Best friends Clay Clayburn and Will Denning graduate from West Point only to soon find themselves fighting on opposite sides of the Civil War. When the two men meet each other in combat, neither knows it as each is in an artillery position hundreds of yards from the other. However, the love of Clay's life, Kathy Summers, does know and tries desperately to save her two good friends from killing each other. Written by
The failure of the original copyright holder to renew the film's copyright resulted in it falling into public domain, meaning that virtually anyone could duplicate and sell a VHS/DVD copy of the film. Therefore, many of the versions of this film available on the market are either severely (and usually badly) edited and/or of extremely poor quality, having been duped from second- or third-generation (or more) copies of the film. See more »
There was no such thing as a "12 pound Brooke gun". Brooke guns were produced for use by the Confederate Navy and in some forts. They were never used as field guns by the Confederate field forces. Brooke rifles came in 6.4", 7", and 8". Brooke smoothbores came in 8", 10", and 11". None of these fired a round as small as 12 pounds. The guns shown appear to be 12-pound Napoleons. See more »
I watched DRUMS OF THE DEEP SOUTH for two reasons: because it's directed by visual genius William Cameron Menzies and it stars Guy Williams. Well, I wasn't disappointed by it. Even though it started slowly and this is basically a B-movie, the film eventually overcame those weaknesses because it contains one of the coolest things I've seen in a movie in a long time: a battle, with cannons, in and on Devil's Tower! The bulk of the film is about this battle and I was giddy as a kid on Christmas' Eve. Visually, the whole battle is effen brilliant! The story's setting is not in Wyoming, where Devil's Tower is actually located, but in Georgia and, like your typical B-movie, the script is filled with easy coincidences. Many will object to these things but I didn't care because the battle sequence is already up there as one of my favorite cinematic moments ever. Besides, historical and geographical inaccuracies in movies such as THE GOOD, THE BAD AND THE UGLY never prevented them from being regarded as great.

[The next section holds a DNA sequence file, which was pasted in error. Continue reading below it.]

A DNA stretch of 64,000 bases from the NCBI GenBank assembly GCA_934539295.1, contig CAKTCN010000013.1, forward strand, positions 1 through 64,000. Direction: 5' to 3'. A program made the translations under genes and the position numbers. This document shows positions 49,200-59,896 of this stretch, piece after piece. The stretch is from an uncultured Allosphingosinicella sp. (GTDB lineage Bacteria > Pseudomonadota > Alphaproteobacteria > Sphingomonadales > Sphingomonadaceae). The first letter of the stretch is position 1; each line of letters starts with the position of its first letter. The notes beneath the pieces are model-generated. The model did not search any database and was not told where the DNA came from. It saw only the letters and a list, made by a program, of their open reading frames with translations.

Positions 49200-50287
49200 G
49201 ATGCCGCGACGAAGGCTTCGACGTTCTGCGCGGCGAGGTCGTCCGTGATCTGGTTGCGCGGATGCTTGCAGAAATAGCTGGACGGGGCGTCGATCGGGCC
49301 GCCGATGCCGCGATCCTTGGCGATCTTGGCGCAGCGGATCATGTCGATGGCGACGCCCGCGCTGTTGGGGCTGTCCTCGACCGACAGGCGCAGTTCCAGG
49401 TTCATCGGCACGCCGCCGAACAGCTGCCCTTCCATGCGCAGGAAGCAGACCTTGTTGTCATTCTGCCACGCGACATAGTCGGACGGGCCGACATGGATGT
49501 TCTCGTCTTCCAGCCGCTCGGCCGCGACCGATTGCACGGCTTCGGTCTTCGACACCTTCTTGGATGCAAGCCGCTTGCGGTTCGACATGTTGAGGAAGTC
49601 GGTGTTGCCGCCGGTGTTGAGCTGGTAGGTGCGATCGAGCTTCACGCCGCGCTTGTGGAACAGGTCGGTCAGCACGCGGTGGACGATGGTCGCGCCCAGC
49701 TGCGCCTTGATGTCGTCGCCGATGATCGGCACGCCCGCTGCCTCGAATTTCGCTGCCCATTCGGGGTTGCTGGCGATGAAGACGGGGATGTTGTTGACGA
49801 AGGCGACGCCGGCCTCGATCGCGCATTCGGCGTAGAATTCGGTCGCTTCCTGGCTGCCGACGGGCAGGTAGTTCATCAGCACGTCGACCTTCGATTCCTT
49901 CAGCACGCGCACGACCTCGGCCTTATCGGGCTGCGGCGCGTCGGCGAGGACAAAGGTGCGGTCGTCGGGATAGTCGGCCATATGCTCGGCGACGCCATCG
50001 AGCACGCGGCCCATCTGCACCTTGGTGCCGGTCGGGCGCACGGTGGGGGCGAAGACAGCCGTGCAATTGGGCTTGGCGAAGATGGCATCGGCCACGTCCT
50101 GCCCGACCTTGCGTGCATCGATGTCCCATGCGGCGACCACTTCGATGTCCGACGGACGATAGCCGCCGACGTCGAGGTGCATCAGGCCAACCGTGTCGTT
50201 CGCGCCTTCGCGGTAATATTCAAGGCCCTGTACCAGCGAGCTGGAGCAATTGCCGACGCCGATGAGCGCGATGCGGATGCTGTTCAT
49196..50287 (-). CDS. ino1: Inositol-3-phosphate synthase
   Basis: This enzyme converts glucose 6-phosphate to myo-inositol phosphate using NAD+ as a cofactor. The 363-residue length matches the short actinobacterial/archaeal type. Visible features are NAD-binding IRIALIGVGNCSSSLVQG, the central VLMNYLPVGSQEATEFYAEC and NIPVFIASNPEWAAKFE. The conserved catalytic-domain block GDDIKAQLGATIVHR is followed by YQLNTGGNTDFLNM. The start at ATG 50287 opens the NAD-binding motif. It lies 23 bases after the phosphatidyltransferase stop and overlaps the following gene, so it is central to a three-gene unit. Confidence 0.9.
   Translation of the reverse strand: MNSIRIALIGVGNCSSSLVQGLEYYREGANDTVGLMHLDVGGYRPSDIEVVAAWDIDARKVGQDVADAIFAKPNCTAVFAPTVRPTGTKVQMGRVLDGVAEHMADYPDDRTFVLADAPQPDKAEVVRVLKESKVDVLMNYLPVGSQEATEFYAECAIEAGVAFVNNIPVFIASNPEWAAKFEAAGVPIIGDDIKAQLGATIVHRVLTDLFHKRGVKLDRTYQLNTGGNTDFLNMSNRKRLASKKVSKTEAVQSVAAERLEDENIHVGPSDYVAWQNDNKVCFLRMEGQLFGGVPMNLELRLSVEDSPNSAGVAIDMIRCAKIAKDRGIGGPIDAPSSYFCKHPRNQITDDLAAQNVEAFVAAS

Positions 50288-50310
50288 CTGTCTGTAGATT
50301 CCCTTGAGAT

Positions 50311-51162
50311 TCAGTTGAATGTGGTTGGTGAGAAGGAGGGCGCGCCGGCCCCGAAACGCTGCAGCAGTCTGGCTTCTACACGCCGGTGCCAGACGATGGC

The score by Dimitri Tiomkin is excellent and provides the right amount of omph to the many battle or suspense scenes. Make no mistake about it, this is more of an action movie than a drama set in the South. The start of the movie is all drama and set-up but the last hour is all action and tension.
The actors are serviceable with Guy Williams being the stand-out. What a dashing actor. Unfortunately, his role is almost an afterthought. The story concentrates mainly on James Craig and Barbara Payton's love affair. The (spectacular) resolution of their love affair is surprisingly sad, and nearly elevates the movie from a standard B-movie to a grade-A one. Had the friendship between James, Barbara and Guy's characters been a bit more fleshed out, the human aspect of the story could have been as riveting as the visual aspects, which is what really makes this little gem shine. It's obvious that Steven Spielberg saw DRUMS OF THE DEEP SOUTH and was "inspired" to use the Devil's Tower as a setting for CLOSE ENCOUNTERS OF THE THIRD KIND.
The image & sound quality of the DVD was pretty bad. Hopefully, this movie will be released with a pristine transfer so we can finally see this cool William Cameron Menzies film as it was meant to be seen and heard.
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